Normally, this wouldn’t even be a question for the Cavs.

But it seems recent developments have put Los Angeles Lakers forward LeBron James and a potential departure from one of the league’s most historic franchises at the forefront of NBA headlines.

James said he had “multiple thoughts” about his team’s current performance following a 112-98 loss to the Miami Heat, saying he didn’t want to finish his career “playing at this level from a team aspect” as he still tried to compete for championships after 20 seasons in the NBA.

“I’m a winner and I want to win,” James said. “I want to win and give myself a chance to win and still compete for championships.

“That has always been my passion, that has always been my goal since I entered the league as an 18-year-old kid out of Akron, Ohio. And I know it takes steps to get there, but once you get there and know how to get there, playing basketball at this level just to be playing basketball is not in my DNA. It’s not in my DNA anymore. So, we’ll see what happens and see how fresh my mind stays over the next couple years.”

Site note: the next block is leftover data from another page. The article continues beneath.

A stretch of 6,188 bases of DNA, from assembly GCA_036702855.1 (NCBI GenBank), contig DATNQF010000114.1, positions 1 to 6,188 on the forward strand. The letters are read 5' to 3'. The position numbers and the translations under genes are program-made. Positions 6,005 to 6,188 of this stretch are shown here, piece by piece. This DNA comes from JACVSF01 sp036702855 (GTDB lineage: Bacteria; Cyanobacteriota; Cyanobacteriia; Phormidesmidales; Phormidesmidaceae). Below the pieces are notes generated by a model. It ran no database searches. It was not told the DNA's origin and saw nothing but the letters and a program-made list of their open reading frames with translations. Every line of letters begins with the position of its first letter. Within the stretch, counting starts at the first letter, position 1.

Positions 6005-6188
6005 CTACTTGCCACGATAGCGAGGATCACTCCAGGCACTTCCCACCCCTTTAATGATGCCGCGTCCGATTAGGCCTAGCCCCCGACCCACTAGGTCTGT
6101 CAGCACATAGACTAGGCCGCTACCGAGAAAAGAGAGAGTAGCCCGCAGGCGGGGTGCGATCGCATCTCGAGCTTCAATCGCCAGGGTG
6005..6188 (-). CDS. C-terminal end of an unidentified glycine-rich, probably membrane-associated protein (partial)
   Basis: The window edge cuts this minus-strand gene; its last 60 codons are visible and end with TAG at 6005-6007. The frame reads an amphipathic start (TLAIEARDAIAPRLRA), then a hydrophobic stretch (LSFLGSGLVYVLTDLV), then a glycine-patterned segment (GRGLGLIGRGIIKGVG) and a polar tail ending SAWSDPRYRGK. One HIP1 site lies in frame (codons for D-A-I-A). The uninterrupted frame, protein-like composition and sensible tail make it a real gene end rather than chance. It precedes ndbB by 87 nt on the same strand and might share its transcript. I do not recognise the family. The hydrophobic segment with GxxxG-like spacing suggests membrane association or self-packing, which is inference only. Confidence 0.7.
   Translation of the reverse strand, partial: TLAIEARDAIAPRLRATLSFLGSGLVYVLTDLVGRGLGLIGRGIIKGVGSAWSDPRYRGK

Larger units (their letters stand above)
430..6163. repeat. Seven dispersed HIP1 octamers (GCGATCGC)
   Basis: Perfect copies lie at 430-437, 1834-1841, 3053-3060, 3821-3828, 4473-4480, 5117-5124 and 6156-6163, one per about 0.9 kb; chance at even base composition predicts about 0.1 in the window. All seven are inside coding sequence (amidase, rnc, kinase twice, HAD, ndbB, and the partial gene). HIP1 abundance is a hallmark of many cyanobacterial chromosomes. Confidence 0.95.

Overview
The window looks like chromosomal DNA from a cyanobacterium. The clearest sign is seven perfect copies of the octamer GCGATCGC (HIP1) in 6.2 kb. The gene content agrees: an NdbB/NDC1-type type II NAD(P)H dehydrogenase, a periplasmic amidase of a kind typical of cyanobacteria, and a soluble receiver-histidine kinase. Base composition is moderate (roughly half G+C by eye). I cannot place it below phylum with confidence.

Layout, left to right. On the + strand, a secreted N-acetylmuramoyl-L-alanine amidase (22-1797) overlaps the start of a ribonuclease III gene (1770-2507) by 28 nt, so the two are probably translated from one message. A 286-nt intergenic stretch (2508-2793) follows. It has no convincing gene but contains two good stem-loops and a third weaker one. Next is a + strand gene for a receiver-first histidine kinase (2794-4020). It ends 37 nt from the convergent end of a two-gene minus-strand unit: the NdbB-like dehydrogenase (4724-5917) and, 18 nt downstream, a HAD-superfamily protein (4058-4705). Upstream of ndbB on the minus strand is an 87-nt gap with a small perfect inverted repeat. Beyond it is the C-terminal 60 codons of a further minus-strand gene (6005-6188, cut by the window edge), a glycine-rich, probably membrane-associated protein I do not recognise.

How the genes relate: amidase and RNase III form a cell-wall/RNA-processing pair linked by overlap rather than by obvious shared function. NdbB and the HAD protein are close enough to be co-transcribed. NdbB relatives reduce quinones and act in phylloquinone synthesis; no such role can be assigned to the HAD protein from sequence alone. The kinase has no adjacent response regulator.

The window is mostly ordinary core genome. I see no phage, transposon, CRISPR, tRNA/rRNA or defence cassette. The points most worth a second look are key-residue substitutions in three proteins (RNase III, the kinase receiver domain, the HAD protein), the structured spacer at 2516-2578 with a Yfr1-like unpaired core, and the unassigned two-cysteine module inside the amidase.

James even game a cryptic update on his future when asked how much longer he planned to play in the league.

“I don’t have a number,” James said. “I know as long as my mind stays in it, I can play at this level for a minute. Now, that’s up to my mind. My body is going to be OK because if my mind is into it, I will make sure my body is taken care of and I’ll continue to put in the work.”

The 37-year-old forward acknowledged that he hadn’t “closed the door” on a possible return to Cleveland in February, with Athletic senior columnist Jason Lloyd telling readers to “buckle up” after James’s contract expired in the 2022 offseason.

“The door’s not closed on that,” James told The Athletic. “I’m not saying I’m coming back and playing, I don’t know. I don’t know what my future holds. I don’t even know when I’m free.”

It doesn’t seem like trade speculation or buzz around James suiting up with the Cavs for the third time in his career will die down any time soon.

So, as reasonable Cavs fans, let’s talk about it while the rumors run rampant.

Should the Cavs trade for LeBron James in the offseason?

If it ain’t broke, why try to so desperately fix it?

This young Cavs team may need more of a consistent punch on both sides of the floor to really take them to the level of championship contention, but the team has already hit fourth place in the Eastern Conference and have surpassed where they were at this point last season. Cleveland currently possesses the best defensive rating in the league with 107.8, anchored by a 24-year-old center the team’s head coach has repeatedly called a Defensive Player of the Year candidate. They may lean on them too heavily at times for scoring help, but the Cavs possess two 20-point per game scorers in guard Donovan Mitchell and Darius Garland, one of whom was drafted by Cleveland with the fifth-overall pick in 2019 and was tasked with shouldering the increased burden of becoming the team’s lead distributor at 22 years old.